On Compassion of the Tree

FarmTree-web

Liturgy of a World that Passes Away

BRIAN WALDBILLIG

Part I

MEDITATION
Just outside the dining room bay window of my childhood home in Iowa stood a tall tree. To be honest, I don’t even know what sort of tree it was. Was it oak or elm? The tree was old, at least to the little mind of a little man. It was just a tree. And yet, more than most elements of my childhood, the tree still dwells in my consciousness. For all its plainness, I can recall no other tree that was so grand and kind in that little town. Never was there so sweet a tree with such gentle leaves. Perhaps it is the mere nostalgia of a man midway through his journey in this life, a man who could not love a tree when he was a child and now deludes himself with wishful memories. Perhaps it is something else: a wooly intuition that there is something noble and valuable in every experience. That tree is no longer there and I am no longer a little child but, in some way, the tree lives on in me.

The tree is so common an aspect of our human experience that most of us cannot grasp its beauty, significance, or compassion. Perhaps only on a long journey in the desert or across the sea or through the infinite expanse of outer space – those places where the tree seems but fantasy – can our kind laugh with joy or weep in sorrow for something so ordinary as a tree.

The embrace of a grandmother
The compassion of a tree
The infinite expanse of the human heart
These will endure forever

Not long ago I discovered in my own DNA remnants of a past I never knew. From far away places like Northern India and the Caucasus Mountains there are hints of ancient migrations, of survival in unlikely circumstances, of love in the midst of suffering. In the DNA of every human – in your DNA and in mine – there is courage to embark upon impossible journeys, to survive and evolve in hopeless situations. There is ancient wisdom we never knew we possessed.

The human heart is a mystery worth contemplating. Fragile is the heart, bruised and pierced quite easily. It is the very essence of human weakness. And yet, because of that heart our kind is capable of near-infinite love, compassion, and healing. We can forgive anything, even the unforgivable. We can love anyone, even the unlovable.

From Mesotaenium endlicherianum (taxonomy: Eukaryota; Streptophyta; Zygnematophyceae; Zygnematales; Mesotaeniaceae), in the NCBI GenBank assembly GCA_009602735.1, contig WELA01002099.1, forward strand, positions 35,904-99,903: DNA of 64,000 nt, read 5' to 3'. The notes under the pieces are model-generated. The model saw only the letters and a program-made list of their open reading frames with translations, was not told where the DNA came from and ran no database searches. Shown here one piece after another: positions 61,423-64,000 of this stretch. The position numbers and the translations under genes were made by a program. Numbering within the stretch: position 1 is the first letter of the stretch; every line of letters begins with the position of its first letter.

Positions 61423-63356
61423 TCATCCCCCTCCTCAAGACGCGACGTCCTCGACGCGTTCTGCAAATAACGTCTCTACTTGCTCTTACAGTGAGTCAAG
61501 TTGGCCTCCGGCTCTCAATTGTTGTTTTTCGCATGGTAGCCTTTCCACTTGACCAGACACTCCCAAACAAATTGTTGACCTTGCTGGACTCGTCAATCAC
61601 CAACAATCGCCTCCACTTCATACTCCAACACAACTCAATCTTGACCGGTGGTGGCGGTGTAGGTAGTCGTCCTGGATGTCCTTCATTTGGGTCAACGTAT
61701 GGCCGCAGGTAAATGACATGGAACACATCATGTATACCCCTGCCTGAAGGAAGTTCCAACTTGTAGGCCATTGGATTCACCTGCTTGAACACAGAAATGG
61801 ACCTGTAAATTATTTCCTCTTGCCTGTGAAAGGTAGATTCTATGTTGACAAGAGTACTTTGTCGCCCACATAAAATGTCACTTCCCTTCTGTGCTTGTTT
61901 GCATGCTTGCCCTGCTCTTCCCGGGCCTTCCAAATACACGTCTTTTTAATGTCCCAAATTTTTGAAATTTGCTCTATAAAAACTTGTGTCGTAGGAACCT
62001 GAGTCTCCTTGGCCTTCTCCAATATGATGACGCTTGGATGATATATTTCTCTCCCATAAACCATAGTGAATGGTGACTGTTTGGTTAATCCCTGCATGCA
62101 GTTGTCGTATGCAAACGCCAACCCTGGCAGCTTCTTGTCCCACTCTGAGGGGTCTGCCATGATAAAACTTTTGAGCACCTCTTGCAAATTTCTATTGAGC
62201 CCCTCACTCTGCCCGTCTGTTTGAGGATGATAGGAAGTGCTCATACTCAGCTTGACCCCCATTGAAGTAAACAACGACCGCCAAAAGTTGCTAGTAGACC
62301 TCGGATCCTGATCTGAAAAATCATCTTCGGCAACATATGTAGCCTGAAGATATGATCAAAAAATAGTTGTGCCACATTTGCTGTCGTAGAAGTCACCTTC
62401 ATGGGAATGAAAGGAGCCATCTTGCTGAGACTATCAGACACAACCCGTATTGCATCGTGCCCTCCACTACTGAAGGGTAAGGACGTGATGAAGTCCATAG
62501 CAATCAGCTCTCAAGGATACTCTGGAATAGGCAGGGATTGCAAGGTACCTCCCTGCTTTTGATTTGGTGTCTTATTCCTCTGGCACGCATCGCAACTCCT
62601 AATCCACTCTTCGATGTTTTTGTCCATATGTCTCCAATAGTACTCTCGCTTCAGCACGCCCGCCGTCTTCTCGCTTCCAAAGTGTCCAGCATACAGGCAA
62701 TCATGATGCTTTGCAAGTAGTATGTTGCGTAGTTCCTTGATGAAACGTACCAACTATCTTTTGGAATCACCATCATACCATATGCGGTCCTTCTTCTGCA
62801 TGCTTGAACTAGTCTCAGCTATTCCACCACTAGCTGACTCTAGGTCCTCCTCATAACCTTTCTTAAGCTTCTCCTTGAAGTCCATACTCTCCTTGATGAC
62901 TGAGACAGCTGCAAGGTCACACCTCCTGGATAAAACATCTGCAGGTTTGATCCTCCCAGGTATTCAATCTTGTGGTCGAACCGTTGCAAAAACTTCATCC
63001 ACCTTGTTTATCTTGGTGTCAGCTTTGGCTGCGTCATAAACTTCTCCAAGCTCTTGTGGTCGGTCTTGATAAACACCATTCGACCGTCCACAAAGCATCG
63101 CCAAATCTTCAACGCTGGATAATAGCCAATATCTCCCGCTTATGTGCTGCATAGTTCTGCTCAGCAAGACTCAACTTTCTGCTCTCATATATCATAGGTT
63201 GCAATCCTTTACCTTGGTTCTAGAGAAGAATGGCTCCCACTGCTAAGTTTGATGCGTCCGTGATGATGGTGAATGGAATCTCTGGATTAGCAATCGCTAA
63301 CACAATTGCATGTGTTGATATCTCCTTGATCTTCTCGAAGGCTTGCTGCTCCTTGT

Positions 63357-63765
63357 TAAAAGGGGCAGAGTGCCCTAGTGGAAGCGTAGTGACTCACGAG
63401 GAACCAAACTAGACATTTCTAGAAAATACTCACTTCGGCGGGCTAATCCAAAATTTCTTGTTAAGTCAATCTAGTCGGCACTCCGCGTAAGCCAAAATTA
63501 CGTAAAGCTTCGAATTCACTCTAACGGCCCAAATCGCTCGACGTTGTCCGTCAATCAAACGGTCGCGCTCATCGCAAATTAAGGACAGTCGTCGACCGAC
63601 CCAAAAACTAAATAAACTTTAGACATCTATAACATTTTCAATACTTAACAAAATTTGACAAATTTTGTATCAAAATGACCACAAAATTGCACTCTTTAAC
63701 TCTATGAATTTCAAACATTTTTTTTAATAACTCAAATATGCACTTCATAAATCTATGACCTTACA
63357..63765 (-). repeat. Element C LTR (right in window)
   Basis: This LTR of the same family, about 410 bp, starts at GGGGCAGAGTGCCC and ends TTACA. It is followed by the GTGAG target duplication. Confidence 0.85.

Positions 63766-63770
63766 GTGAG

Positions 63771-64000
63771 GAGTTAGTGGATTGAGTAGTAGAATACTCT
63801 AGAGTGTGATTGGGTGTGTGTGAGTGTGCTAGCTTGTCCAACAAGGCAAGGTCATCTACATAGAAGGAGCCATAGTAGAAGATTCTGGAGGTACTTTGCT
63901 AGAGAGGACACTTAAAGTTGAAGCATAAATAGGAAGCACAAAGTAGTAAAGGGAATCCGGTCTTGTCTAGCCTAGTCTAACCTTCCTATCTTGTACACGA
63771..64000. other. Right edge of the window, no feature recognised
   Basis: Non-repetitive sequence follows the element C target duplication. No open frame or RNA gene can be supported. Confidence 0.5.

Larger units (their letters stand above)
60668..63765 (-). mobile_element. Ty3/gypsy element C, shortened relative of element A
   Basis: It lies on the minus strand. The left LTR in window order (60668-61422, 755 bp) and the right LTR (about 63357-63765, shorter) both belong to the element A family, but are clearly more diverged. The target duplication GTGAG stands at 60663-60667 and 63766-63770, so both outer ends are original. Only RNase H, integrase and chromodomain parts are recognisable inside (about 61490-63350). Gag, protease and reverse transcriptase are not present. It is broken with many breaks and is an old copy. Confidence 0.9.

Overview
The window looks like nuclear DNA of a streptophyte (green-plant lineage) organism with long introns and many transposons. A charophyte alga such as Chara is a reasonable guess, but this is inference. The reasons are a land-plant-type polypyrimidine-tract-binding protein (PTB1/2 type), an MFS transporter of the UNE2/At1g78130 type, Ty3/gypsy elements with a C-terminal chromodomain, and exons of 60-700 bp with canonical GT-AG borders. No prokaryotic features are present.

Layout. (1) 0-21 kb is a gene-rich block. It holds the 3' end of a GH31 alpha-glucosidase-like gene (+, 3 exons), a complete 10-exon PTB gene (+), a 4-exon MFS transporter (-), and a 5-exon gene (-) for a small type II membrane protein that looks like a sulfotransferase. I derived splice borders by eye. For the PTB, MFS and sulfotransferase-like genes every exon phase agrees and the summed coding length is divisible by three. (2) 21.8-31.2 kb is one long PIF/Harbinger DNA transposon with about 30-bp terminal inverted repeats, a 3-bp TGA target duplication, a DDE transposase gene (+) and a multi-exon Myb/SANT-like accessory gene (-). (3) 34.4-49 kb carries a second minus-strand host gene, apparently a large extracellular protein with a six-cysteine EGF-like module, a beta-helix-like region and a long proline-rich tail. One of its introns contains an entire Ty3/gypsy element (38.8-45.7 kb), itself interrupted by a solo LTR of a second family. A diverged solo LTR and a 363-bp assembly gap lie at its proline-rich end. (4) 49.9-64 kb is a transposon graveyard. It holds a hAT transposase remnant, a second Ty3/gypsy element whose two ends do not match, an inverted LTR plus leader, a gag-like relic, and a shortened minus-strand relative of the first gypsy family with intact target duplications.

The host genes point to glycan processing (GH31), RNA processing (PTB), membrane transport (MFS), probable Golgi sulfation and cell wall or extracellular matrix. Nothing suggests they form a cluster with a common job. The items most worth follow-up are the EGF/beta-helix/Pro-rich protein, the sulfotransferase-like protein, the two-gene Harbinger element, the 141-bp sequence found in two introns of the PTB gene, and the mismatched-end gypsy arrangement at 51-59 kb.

The heart is sacred, just as you and I are sacred
Just like the stray dog
Just like the wrinkles of an old woman’s face
Just like the sweet refuge of calm waters
Just like the branches of an ancient tree
Just like each and every breath

When I was young nothing seemed so vain, so unnecessary, so terrifying as having children. Now, midway through life’s journey, I wonder differently.

On the tree of every family, of every people
There are many branches
Some are foolish men, others wise women
Some are hopeful children, some cynical elders
There are farmers and beggars
There are peoples of the forest
There are peoples of the sea
There are people of hate and war
Some are deaf and blind
While others are oracles of an impossible future

Should my branch never produce even a single shoot, the tree will continue. My tree will continue. Your tree will continue. OUR tree will endure and the fragile human heart will make many marvelous, unimaginable, glorious journeys.

Part II
SEQUENCE
Our Tree is a tree of suffering
It is a tree of life and hope
Under the shade of its kind boughs
We take refuge from the scorching sun
And from the torrents of rain
Whether alone in silence
Or surrounded by the many peoples
Its roots are watered with tears
Its roots are nourished by blood
Though we are tired and weak
Its noble trunk holds us aright
And its many mighty branches
Reach out to the infinite multitude of stars
To proclaim: WE ARE HERE

LITANY
Though the elders are slaughtered and the children enslaved
The Tree will continue
Though the fields lay barren and rivers flow no more
The Tree will continue
Though the houses are empty and the monuments destroyed
The Tree will continue
Though our world is passing away
The Tree will continue

 

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